• Dutchess hides her pie
    Dutchess hides her pie
  • WordNet 3.6
    • v hide make undecipherable or imperceptible by obscuring or concealing "a hidden message","a veiled threat"
    • v hide cover as if with a shroud "The origins of this civilization are shrouded in mystery"
    • v hide prevent from being seen or discovered "Muslim women hide their faces","hide the money"
    • v hide be or go into hiding; keep out of sight, as for protection and safety "Probably his horse would be close to where he was hiding","She is hiding out in a cabin in Montana"
    • n hide body covering of a living animal
    • n hide the dressed skin of an animal (especially a large animal)
    • ***

Additional illustrations & photos:

right to the foot of the tree where Little Black Sambo was hiding right to the foot of the tree where Little Black Sambo was hiding
A sailor tries to stop the orang-outang hiding in the ship's rigging A sailor tries to stop the orang-outang hiding in the ship's rigging
girls hiding in mother's lap girls hiding in mother's lap
Shasasa hides the mirror Shasasa hides the mirror

Webster's Revised Unabridged Dictionary
  • Interesting fact: Marlboro was the first cigarette company to market a cigarette that had a red filter called "beauty tip." This was done to hide the lipstick marks left on the filter from women smokers
    • n Hide (O. Eng. Law) An abode or dwelling.
    • Hide The human skin; -- so called in contempt. "O tiger's heart, wrapped in a woman's hide !"
    • Hide The skin of an animal, either raw or dressed; -- generally applied to the undressed skins of the larger domestic animals, as oxen, horses, etc.
    • Hide To conceal, or withdraw from sight; to put out of view; to secrete. "A city that is set on an hill can not be hid .""If circumstances lead me, I will find
      Where truth is hid ."
    • v. t Hide hīd To flog; to whip.
    • v. i Hide To lie concealed; to keep one's self out of view; to be withdrawn from sight or observation. "Bred to disguise, in public 'tis you hide ."
    • Hide To remove from danger; to shelter. "In the time of trouble he shall hide me in his pavilion."
    • Hide To withhold from knowledge; to keep secret; to refrain from avowing or confessing. "Heaven from all creatures hides the book of fate."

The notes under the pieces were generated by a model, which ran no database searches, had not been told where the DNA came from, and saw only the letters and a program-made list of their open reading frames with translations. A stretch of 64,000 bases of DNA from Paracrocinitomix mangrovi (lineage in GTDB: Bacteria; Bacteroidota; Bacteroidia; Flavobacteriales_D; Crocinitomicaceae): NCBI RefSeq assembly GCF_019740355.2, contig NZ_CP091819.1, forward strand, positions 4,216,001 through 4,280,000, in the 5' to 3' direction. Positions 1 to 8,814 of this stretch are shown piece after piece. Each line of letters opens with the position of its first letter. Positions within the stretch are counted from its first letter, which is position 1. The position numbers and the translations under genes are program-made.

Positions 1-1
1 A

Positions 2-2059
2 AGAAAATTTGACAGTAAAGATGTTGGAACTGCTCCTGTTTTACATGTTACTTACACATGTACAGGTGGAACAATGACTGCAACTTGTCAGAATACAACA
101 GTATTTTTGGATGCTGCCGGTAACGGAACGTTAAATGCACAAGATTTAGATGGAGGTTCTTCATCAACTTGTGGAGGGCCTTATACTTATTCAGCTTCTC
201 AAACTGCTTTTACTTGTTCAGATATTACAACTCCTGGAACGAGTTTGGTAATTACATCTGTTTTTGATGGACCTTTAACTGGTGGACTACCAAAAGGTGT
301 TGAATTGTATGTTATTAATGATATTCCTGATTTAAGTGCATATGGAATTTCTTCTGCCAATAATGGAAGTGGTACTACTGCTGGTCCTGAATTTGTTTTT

• ***
Century Dictionary and Cyclopedia
  • Interesting fact: Frog-eating bats identify edible frogs from poisonous ones by listening to the mating calls of male frogs. Frogs counter this by hiding and using short, difficult to locate calls
    • hide To conceal from sight; prevent from being seen; cover up: as, to hide one's face; to hide a stain or a scar.
    • hide To conceal from discovery; secrete; put in a place of security or safety: as, to hide money.
    • hide To conceal from knowledge or cognizance; keep secret; hold back from avowal or disclosure; suppress: as, to hide one's feelings.
    • hide To withdraw; withhold; turn aside or away.
    • hide Synonyms Secrete, etc. (see conceal); screen, cover, cloak, veil, shroud, mask, disguise, suppress, dissemble.
    • hide To withdraw from sight; lie concealed; keep one's self out of view.
    • n hide The skin of an animal, especially of one of the larger animals: as, the hide of a calf; the thick hide of a rhinoceros.
    • n hide An animal's skin stripped from its body and used as a material for leather or in other ways: as, a raw hide; a dressed hide; in the leather trade, specifically, the skin of a large animal, as an ox or a horse, as distiuguished from Kips, which are the skins of small or yearling cattle, and skins, which are those of smaller animals, as calves, sheep, goats, seals, etc.
    • n hide The human skin: now in a derogatory sense.
    • n hide Synonyms Pelt, etc. See skin, n.
    • hide To cover with or as with hide.
    • hide To beat; flog; thrash.
    • n hide In old English law, a holding of land, the allotment of one tenant; a portion of land considered to be sufficient for the support of one family, but varying in extent in every district according to local custom and the quality of the soil, hence variously estimated at 60, 80, and 100 acres, or more. It might also include house, wood, meadow, and pasture necessary for the maintenance of the plowman and oxen. See villeinage.
    • ***
Chambers's Twentieth Century Dictionary
  • Interesting fact: In Pennsylvania: "Any motorist who sights a team of horses coming toward him must pull well off the road, cover his car with a blanket or canvas that blends with the countryside, and let the horses pass. If the horses appear skittish, the motorist must take his car apart piece by piece, and hide it under the nearest bushes."
    • v.t Hide hīd to conceal: to keep in safety
    • v.i Hide to lie concealed:—pa.t. hid; pa.p. hid′den, hid
    • adj Hide that hides away
    • n Hide hīd the skin of an animal, esp. the larger animals, sometimes used derogatorily for human skin
    • v.t Hide to flog or whip
    • n Hide hīd in old English law, a certain area of land, from 60 to 100 acres
    • ***


  • Francois De La Rochefoucauld
    “To know how to hide one's ability is great skill.”
  • Horace
    “As a rule, adversity reveals genius and prosperity hides it.”
  • Joe Louis
    Joe Louis
    “He can run but he can't hide.”
  • Paul Westphal
    Paul Westphal
    “The key to any game is to use your strengths and hide your weaknesses.”
  • Benjamin Franklin
    “Hide not your talents. They for use were made. What's a sundial in the shade.”
  • Alfred Nobel
    Alfred Nobel
    “Hope is nature's veil for hiding truth's nakedness.”


Hide nor hair - When there's no trace of something or a person, you haven't seen hide nor hair of it or them.('Neither hide nor hair' is also used.)
Hiding to nothing - If people are on a hiding to nothing, their schemes and plans have no chance of succeeding. 'Hiding to nowhere' is an alternative.